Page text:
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Kotlin regular expressions

Kotlin regular expressions tutorial shows how to use regular expressions in Kotlin.

Regular expressions are used for text searching and more advanced text manipulation. Regular expressions are built-in tools like grep, sed, text editors like vi, emacs, programming languages including Kotlin, JavaScript, Perl, and Python.

Kotlin regular expression

In Kotlin, we build regular expressions with the Regex.

Regex("book")
"book".toRegex()
Regex.fromLiteral("book")

A pattern is a regular expression that defines the text we are searching for or manipulating. It consists of text literals and metacharacters. Metacharacters are special characters that control how the regular expression is going to be evaluated. For instance, with \s we search for white spaces.

Special characters must be double escaped or we can use Kotlin raw strings.

After we have created a pattern, we can use one of the functions to apply the pattern on a text string. The funcions include matches(), containsMatchIn(), find(), findall(), replace(), and split().

The following table shows some commonly used regular expressions:

Regex Meaning
. Matches any single character.
? Matches the preceding element once or not at all.
+ Matches the preceding element once or more times.
* Matches the preceding element zero or more times.
^ Matches the starting position within the string.
$ Matches the ending position within the string.
| Alternation operator.
[abc] Matches a or b, or c.
[a-c] Range; matches a or b, or c.
[^abc] Negation, matches everything except a, or b, or c.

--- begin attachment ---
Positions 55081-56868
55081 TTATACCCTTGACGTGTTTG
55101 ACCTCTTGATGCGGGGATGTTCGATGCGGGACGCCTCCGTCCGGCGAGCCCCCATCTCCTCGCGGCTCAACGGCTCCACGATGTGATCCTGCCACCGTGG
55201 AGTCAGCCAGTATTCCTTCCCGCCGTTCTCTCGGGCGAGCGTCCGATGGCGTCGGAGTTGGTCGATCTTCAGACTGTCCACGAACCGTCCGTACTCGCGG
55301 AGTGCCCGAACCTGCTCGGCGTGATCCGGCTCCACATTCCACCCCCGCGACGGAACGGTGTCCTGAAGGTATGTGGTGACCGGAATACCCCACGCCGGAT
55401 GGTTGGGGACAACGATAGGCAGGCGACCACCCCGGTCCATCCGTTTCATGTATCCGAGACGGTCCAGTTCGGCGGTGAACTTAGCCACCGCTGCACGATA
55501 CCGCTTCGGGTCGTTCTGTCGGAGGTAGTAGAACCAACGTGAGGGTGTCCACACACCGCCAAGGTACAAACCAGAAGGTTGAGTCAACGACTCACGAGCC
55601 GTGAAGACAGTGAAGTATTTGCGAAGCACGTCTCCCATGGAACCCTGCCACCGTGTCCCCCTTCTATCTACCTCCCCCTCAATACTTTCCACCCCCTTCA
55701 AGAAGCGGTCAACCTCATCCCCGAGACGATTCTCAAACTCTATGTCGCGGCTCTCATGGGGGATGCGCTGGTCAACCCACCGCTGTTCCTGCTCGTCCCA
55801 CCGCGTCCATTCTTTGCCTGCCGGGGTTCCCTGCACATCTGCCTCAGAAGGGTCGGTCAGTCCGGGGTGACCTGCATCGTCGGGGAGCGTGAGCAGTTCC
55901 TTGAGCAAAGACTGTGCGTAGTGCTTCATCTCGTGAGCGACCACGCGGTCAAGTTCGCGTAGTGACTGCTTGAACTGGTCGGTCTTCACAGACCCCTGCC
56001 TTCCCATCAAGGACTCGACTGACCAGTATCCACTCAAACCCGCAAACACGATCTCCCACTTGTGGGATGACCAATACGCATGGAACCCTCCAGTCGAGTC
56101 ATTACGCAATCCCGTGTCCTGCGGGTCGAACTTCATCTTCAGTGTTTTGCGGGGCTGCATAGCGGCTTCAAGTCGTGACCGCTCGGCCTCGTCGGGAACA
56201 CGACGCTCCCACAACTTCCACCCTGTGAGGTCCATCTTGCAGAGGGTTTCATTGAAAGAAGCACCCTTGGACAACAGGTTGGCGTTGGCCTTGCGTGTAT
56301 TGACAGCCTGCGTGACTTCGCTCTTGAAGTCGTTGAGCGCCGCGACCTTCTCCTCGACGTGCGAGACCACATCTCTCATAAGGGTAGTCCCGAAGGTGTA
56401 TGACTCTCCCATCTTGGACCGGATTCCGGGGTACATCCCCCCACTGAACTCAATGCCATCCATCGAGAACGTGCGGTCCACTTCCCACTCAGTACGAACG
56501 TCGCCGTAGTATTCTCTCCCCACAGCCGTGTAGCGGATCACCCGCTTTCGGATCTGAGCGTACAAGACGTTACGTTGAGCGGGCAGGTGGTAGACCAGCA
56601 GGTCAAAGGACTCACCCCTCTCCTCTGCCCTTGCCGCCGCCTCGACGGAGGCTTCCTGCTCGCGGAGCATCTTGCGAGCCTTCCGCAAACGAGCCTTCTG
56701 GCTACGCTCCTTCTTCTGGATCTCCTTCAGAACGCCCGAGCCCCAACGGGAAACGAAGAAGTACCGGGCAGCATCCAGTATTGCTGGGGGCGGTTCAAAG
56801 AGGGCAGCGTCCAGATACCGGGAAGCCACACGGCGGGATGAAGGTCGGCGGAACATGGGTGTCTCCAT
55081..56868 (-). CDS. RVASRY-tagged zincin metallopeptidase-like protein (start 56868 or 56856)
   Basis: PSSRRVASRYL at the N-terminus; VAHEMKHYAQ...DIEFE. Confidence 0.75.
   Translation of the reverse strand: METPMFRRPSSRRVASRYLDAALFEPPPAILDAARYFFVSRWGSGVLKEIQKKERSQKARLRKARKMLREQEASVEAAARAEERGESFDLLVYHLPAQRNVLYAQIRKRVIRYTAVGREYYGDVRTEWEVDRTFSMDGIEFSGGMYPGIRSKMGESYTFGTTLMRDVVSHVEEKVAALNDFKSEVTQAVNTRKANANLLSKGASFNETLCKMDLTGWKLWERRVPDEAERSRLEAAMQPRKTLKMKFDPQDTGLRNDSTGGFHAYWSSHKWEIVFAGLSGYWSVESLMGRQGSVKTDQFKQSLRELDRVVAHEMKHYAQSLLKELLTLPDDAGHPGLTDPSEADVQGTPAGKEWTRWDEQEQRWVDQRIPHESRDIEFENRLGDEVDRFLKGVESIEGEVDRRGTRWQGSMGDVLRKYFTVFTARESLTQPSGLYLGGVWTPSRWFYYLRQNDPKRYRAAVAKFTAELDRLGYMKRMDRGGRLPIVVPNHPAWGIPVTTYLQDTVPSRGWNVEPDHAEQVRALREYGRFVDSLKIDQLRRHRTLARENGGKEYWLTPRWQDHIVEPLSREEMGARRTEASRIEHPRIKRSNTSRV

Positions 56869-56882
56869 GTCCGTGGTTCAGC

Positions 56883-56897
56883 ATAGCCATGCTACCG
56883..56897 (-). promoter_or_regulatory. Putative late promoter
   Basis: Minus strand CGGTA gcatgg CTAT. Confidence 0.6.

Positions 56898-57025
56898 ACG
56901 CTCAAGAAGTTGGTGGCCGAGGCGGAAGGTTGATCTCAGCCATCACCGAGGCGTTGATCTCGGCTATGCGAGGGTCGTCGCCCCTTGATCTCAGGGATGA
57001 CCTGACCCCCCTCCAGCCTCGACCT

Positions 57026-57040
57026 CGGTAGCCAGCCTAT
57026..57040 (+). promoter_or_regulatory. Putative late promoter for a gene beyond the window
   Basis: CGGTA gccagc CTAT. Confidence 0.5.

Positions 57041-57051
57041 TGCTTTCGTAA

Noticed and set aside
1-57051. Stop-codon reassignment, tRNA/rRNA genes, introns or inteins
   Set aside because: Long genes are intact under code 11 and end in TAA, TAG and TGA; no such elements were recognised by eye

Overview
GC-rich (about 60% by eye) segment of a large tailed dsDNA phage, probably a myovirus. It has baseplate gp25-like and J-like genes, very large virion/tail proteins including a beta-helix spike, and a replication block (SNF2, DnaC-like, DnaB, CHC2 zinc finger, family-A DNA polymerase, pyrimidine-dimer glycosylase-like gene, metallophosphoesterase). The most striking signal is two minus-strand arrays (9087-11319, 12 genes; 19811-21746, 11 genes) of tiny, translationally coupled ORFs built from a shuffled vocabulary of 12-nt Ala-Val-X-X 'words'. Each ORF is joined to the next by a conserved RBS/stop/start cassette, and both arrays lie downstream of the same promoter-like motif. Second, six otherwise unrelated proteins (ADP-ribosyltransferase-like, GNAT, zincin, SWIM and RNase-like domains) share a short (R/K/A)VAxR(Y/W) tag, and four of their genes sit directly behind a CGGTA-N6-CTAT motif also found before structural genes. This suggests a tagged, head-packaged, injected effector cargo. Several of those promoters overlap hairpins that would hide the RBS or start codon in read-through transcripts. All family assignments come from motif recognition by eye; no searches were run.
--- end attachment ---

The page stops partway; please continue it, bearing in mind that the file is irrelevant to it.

\s Matches white space character.
\w Matches a word character; equivalent to [a-zA-Z_0-9]

Kotlin matches and containsMatchIn methods

The matches() method returns true if the regular expression matches the entire input string. The containsMatchIn() method indicates whether the regular expression can find at least one match in the specified input.

KotlinRegexSimple.kt
package com.zetcode

fun main(args : Array<String>) {

    val words = listOf("book", "bookworm", "Bible",
            "bookish","cookbook", "bookstore", "pocketbook")

    val pattern = "book".toRegex()

    println("*********************")
    println("containsMatchIn function")

    words.forEach { word ->
        if (pattern.containsMatchIn(word)) {
            println("$word matches")
        }
    }

    println("*********************")
    println("matches function")

    words.forEach { word ->
        if (pattern.matches(word)) {
            println("$word matches")
        }
    }
}

In the example, we use the matches() and containsMatchIn() methods. We have a list of words. The pattern will look for a 'book' string in each of the words using both methods.

val pattern = "book".toRegex()

A regular expression pattern is created with toRegex() method. The regular expression consists of four normal characters.

words.forEach { word ->
    if (pattern.containsMatchIn(word)) {
        println("$word matches")
    }
}

We iterate over the list and apply containsMatchIn() on each of the words.

words.forEach { word ->
    if (pattern.matches(word)) {
        println("$word matches")
    }
}

We iterate over the list again and apply matches() on each of the words.

*********************
containsMatchIn function
book matches
bookworm matches
bookish matches
cookbook matches
bookstore matches
pocketbook matches
*********************
matches function
book matches

For the containsMatchIn() method, the pattern matches if the 'book' word is somewhere in the word; for the matches(), the input string must entirely match the pattern.

Kotlin find method

The find() method returns the first match of a regular expression in the input, beginning at the specified start index. The start index is 0 by default.

KotlinRegexFind.kt
package com.zetcode

fun main(args : Array<String>) {

    val text = "I saw a fox in the wood. The fox had red fur."

    val pattern = "fox".toRegex()

    val found = pattern.find(text)

    val m = found?.value